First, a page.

The plea agreement and sentencing for a state trooper charged in relation to a handcuffed drowning on Lake of the Ozarks in 2014 has been finalized with Anthony Piercy receiving a suspended execution of sentence of 180 days with two years supervised probation, community service and 10 days shock time in jail.

The plea agreement and sentencing for a state trooper charged in relation to a handcuffed drowning on Lake of the Ozarks in 2014 has been finalized with Anthony Piercy receiving a suspended execution of sentence of 180 days with two years supervised probation, community service and 10 days shock time in jail.

Originally charged in December 2015 with the Class C felony of first degree involuntary manslaughter, the 45-year-old state trooper pled guilty to the lesser crime of negligent operation of a vessel, a Class B misdemeanor, in Morgan County Circuit Court in June 2017.

College student Brandon Ellingson died in Piercy’s custody on May 31, 2014 while on Lake of the Ozarks being transported to shore on suspicion of boating while intoxicated. The 20-year-old from Iowa drowned after falling out of the Missouri State Highway Patrol boat. He had been handcuffed and put in a lifejacket that was not properly secured.

At the sentencing hearing that had been reset to Sept. 19, Judge Martin Prokes ordered Piercy to complete 50 hours of community service in six months. The terms of the supervised probation included maintaining full employment and regular urinalysis. Piercy will be able to choose which days he does the shock time. 

While it had been requested that Piercy’s P.O.S.T. certification as a police officer be revoked, the judge said there is a separate process for P.O.S.T. revocation in Missouri and did not order that. Piercy is currently on unpaid administrative leave with the highway patrol, and it is unclear how this will impact his employment with the MSHP. The judge also did not order Piercy to pay a $300 restitution fee to Morgan County as requested by the prosecution.

The guilty plea in June meant Piercy admitted guilt to the criminal negligence of operating a vessel as to cause physical injury to another person. The Class B misdemeanor carries a mandatory probation period of two years and possible six months in detention and/or $500 fine.

The plea deal and punishment of Piercy hinged on whether or not prison time was recommended in the sentencing assessment ordered by Judge Prokes. An agreed-to caveat in the plea bargain meant Piercy could have withdrawn his guilty plea and proceeded to trial if more than probation was recommended.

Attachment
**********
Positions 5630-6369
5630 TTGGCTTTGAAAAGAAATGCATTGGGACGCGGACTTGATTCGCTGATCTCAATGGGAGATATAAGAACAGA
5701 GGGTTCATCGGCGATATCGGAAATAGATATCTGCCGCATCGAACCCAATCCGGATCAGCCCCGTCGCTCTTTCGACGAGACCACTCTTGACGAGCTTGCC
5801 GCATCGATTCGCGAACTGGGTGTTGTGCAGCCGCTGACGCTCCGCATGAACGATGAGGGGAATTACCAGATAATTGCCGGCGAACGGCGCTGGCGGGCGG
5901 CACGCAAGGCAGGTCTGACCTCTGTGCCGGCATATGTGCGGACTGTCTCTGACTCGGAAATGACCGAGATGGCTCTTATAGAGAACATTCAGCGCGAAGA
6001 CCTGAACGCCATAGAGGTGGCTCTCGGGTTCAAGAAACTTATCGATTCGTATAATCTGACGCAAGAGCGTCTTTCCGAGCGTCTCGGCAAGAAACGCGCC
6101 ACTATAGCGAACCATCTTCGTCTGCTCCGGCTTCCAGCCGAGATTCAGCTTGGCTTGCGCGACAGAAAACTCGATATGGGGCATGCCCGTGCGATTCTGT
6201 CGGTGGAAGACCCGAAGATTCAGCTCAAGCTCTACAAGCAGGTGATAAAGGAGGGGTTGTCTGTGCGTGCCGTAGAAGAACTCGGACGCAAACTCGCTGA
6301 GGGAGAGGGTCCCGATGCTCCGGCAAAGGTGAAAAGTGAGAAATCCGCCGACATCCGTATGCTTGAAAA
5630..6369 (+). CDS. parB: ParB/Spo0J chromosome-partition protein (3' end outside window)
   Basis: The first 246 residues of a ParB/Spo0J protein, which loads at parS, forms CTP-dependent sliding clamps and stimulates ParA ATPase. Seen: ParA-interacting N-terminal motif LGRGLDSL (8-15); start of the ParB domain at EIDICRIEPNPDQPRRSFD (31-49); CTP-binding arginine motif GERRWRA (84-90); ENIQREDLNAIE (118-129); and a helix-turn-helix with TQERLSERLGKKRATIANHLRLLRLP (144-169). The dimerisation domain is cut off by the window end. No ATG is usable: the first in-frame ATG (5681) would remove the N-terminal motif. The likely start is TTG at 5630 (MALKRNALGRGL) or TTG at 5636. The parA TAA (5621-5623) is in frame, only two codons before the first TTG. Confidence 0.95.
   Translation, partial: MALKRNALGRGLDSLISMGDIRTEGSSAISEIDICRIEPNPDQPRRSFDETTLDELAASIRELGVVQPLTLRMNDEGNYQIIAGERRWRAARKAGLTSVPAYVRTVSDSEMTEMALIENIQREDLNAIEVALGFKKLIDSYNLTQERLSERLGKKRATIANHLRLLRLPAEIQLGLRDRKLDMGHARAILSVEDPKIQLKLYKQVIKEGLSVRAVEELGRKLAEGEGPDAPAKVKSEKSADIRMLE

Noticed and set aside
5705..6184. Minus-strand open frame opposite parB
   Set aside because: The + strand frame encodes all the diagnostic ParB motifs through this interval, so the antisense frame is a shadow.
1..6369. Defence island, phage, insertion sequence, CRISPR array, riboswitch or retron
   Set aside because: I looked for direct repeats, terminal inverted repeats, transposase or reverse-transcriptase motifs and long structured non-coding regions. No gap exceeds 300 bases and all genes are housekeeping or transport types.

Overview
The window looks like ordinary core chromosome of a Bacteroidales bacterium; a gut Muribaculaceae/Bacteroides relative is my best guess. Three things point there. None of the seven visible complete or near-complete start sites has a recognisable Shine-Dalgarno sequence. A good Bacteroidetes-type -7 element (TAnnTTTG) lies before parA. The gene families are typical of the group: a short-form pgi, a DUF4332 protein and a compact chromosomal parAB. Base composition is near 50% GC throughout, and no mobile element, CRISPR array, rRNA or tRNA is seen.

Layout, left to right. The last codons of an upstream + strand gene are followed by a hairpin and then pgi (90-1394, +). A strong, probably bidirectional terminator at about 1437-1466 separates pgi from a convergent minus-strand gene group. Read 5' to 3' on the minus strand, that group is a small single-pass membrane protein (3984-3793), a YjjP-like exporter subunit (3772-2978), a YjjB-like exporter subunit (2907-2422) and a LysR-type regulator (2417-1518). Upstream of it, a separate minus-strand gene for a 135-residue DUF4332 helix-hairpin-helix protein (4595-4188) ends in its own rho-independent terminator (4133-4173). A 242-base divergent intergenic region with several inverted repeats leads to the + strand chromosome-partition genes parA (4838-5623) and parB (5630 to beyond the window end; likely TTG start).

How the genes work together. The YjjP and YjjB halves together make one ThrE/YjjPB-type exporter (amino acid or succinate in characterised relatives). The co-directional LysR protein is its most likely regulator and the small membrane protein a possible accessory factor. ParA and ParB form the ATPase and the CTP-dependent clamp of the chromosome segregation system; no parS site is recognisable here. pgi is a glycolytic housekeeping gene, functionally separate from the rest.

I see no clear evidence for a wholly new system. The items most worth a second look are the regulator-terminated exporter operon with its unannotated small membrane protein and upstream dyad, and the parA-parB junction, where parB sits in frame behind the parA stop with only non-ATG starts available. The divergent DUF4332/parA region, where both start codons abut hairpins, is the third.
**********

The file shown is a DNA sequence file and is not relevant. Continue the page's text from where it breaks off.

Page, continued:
After researching the community and potential jury pool as well as other recent cases against police officers, Special Prosecutor William Seay had previously said he chose to go with the plea bargain because of the fear of a hung jury or acquittal.

It was an emotional hearing with Brandon Ellingson’s father, Craig, speaking around 45 minutes on behalf of the family. Piercy also spoke, expressing remorse and apologizing to the family.

Judge Prokes also offered apologies on behalf of the state of Missouri to the Ellingson family.

LakeNewsOnline is working on a more in-depth story from the hearing and reaction from Criag Ellingson.

On May 31, 2014, at approximately 5:23 p.m., Brandon Ellingson and several friends from Iowa were pulled over by Piercy as they were leaving Coconuts Bar & Grill in Craig’s boat. Piercy pulled the vessel over regarding an expired registration tag and a report of littering.

Brandon, who was studying business administration at Arizona State University with plans to join his father’s business upon graduation, was at the Lake of the Ozarks for summer vacation as the family had done for years.

Piercy, the lone officer on the patrol vessel, quickly established probable cause to place Ellingson under arrest in MSHP custody on suspicion of boating while intoxicated and began transporting Brandon to a stationary office near the H. Toads complex, a couple miles away from the arrest location for a breathalyzer test.

Toxicology reports show Ellingson had a blood alcohol content of 0.268 at the time of his death, though the autopsy was conducted some 16 hours after his body had been submerged underwater. The report also showed traces of cocaine in his system.

“We never denied the fact he was intoxicated, he was under the influence of alcohol, and the coroner would testify that cocaine was discovered in his system,” Seay said.

The longtime road trooper, who had recently been assigned to work on the waters of Lake of the Ozarks, improperly placed a Type-III life-jacket on Ellingson after handcuffing his arms behind his back. Patrol had recommended using Type I or II life-jackets.

Traveling up to speeds of 43.7 miles per hour, Ellingson was ejected after striking a wake, at which time Piercy slowed the vessel and attempted to grab him using his hands and then a pole. When Ellingson’s life-jacket slipped off, Piercy jumped in and attempted to rescue him, grabbing him at one point but being unable to hold on to Brandon before he sank and Piercy returned to the surface, exhausted from the struggle.

Brandon’s body was located the next day in approximately 80 feet of water near the 3.5-mile marker near Mill Creek. In an audio and video recording with a supervisor taken on another MSHP vessel approximately an hour after the incident, Piercy was apparently concerned with how he handled the incident.

Piercy said the video camera was recording, but had no SD card and therefore was not saving any data. He would later give different versions of when he realized the issue.

“Well I’m sorry I probably did a bunch of things wrong there,” Piercy said at one point. “I guess keep me posted on if I’m going to be employed or what’s going on.”